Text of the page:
it plugs into the tube between your air filter box and your throttle body
the resistor is located in the blower module which is located under the hood by the a/c evaprator case
hen the wire inside the resistor will melt and the circuit will be broken
Try asking this question again calling it a blower resistor.
A resistor will not change its value, unless the voltage exceeds the designed power capacity of the resistor. As the voltage increases, the current will increase, if the current gets too high it will cause the temperature of the resistor to increase, if the temperature exceeds the power rating of the resistor then the resistance WILL change. If it goes too High in temperature the resistor will open and current will no longer flow. A resistor is used to control current, and indirectly the .voltage depending on the application. Hope This helps. You must use Ohms Law to see the relationship.
The emitter resistor places limits on the required gain, and temperature stabilizes the transistor. Without it, gain is hFe, but that is variable, temperature dependent, and subject to thermal runaway. With it, gain is predictable (collector resistor divided by emitter resistor, though limited by hFe), and temperature stabilized (so long as both resistors have the same temperature coefficient, and so long as the hFe margin is maintained).
It's a resistor that changes values based on the temperature.
Resistor placed in the emitter lead of a transistor circuit to minimize the effects of temperature on the emitter-base junction resistance.
A; The thermistor is a resistor that directly changes with temperature.
a resistor that varies its resistance thermistor varies with temperature (most materials do this) varistor resistance goes down with voltage across it
Inside dashboard in path of air that blower motor blows.
Blower motor speed resistors are generally located close to the blower motor.
A bad resistor or a bad switch.
It becomes more efficient. kapm
Swamping resistor is mostly made of manganin or constantan because these materials have temperature coefficients very close to zero thus there is a very less change in the resistance of these materials with change in temperature.
yes, calculate it from temperature coefficient of resistance.
the sensistor functions as a temperature sensitive resistor with a positive coefficient of temperature.used for temperature compensation in various circuits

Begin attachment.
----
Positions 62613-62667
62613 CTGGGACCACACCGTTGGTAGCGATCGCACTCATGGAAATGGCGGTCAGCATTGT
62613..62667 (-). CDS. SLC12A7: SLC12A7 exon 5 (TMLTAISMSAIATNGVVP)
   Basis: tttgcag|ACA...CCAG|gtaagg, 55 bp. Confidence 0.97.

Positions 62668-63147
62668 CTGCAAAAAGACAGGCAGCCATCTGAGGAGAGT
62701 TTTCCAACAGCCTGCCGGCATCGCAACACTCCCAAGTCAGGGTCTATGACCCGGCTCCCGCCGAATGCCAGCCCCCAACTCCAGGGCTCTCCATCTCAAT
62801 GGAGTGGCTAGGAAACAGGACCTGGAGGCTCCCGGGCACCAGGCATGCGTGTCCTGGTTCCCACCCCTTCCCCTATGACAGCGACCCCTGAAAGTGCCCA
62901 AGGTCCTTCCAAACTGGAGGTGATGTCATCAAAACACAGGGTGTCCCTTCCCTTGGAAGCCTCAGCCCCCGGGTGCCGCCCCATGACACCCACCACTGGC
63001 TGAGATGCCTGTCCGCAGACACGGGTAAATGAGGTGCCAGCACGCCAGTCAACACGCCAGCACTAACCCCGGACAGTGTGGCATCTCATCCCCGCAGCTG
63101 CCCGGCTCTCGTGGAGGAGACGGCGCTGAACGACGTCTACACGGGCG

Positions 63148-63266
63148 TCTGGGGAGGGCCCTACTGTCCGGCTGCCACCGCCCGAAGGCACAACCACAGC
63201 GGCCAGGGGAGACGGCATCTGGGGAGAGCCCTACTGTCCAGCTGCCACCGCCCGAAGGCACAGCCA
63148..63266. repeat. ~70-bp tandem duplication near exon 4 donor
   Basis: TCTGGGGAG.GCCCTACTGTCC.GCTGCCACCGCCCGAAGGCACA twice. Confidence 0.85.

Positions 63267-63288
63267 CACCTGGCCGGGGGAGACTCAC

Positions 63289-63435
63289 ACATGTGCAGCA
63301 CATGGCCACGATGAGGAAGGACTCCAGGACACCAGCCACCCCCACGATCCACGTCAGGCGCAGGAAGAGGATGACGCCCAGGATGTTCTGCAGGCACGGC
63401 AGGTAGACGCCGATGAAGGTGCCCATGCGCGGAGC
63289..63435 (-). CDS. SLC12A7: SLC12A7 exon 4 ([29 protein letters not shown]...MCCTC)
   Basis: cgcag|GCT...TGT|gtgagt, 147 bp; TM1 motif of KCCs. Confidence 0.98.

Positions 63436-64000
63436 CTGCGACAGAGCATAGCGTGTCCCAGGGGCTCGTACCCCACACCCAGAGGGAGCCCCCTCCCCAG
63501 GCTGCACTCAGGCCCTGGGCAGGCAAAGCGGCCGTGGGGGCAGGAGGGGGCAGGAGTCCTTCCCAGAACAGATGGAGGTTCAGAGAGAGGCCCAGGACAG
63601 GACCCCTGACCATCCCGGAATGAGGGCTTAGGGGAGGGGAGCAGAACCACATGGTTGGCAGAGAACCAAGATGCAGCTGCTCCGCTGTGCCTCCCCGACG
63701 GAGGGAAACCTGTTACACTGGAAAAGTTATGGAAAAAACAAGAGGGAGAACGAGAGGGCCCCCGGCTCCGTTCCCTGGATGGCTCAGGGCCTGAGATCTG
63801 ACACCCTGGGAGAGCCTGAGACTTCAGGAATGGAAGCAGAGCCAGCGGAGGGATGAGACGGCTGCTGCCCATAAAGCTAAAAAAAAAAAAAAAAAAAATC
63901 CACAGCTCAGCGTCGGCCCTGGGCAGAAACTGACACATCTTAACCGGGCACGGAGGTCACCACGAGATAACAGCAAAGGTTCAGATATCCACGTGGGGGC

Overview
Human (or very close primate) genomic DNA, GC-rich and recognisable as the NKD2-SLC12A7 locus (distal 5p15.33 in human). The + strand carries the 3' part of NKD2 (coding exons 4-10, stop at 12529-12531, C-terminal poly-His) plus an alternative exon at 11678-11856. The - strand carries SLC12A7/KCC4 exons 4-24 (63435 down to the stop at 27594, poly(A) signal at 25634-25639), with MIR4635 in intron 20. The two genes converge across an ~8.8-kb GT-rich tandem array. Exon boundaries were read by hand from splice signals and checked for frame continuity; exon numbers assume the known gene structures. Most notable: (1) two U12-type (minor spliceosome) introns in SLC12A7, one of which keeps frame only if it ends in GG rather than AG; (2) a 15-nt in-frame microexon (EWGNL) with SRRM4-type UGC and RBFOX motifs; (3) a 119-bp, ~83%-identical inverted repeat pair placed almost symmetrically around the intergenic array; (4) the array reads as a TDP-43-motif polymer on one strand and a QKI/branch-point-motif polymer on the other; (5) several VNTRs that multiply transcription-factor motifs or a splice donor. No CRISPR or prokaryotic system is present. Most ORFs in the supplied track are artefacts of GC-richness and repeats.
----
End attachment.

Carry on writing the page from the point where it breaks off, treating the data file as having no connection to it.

A resistor pair is two resistors, often matched as to temperature coefficient and/or tolerance. This allows you to build a highly accurate and stable voltage divider.
Semiconductor resistance depends on temperature. So, you can use a shunt resistor to measure semiconductor voltage with a given current and, then, obtain temperature.
3 to 6 depending on precision and temperature characteristics.
A 12 ohm resistor with 12 V across it will dissipate 12 watts. To determine the temperature of the resistor, you need more information. The resistor and 12 V supply could be inside an oven, in which case it would be very hot, or in Antarctica, in which case it would be very cold.
A thermistor is a temperature sensitive resistor, there are two types: 1) If the temperature rise the resistance will go higher 2) If the temperature rise the resistance will go lower
Defective Blower Motor Resistor Pack.
What model? This probably has electronic Climate control,therefore there isn't a Blower resistor. The blower is controlled by a Blower Motor Module...its mounted on the HVAC case under the hood near/next to the blower motor.
It measures temperature - either absolute or relative. The most common type consist of a resistor whose resistance changes with temperature; a voltage is applied and the current output is measured.
"Sensitivity" is not a word normally applied to resistors. Characteristics of resistors include "resistance", "tolerance", "power rating", and "temperature coefficient". "Inductance" and "capacitance" are also used in describing certain critical performance resistors. A 22 KOhm resistor will require 22 v of voltage to induce a current of 1 ma. This is Ohm's Law: voltage = current times resistance.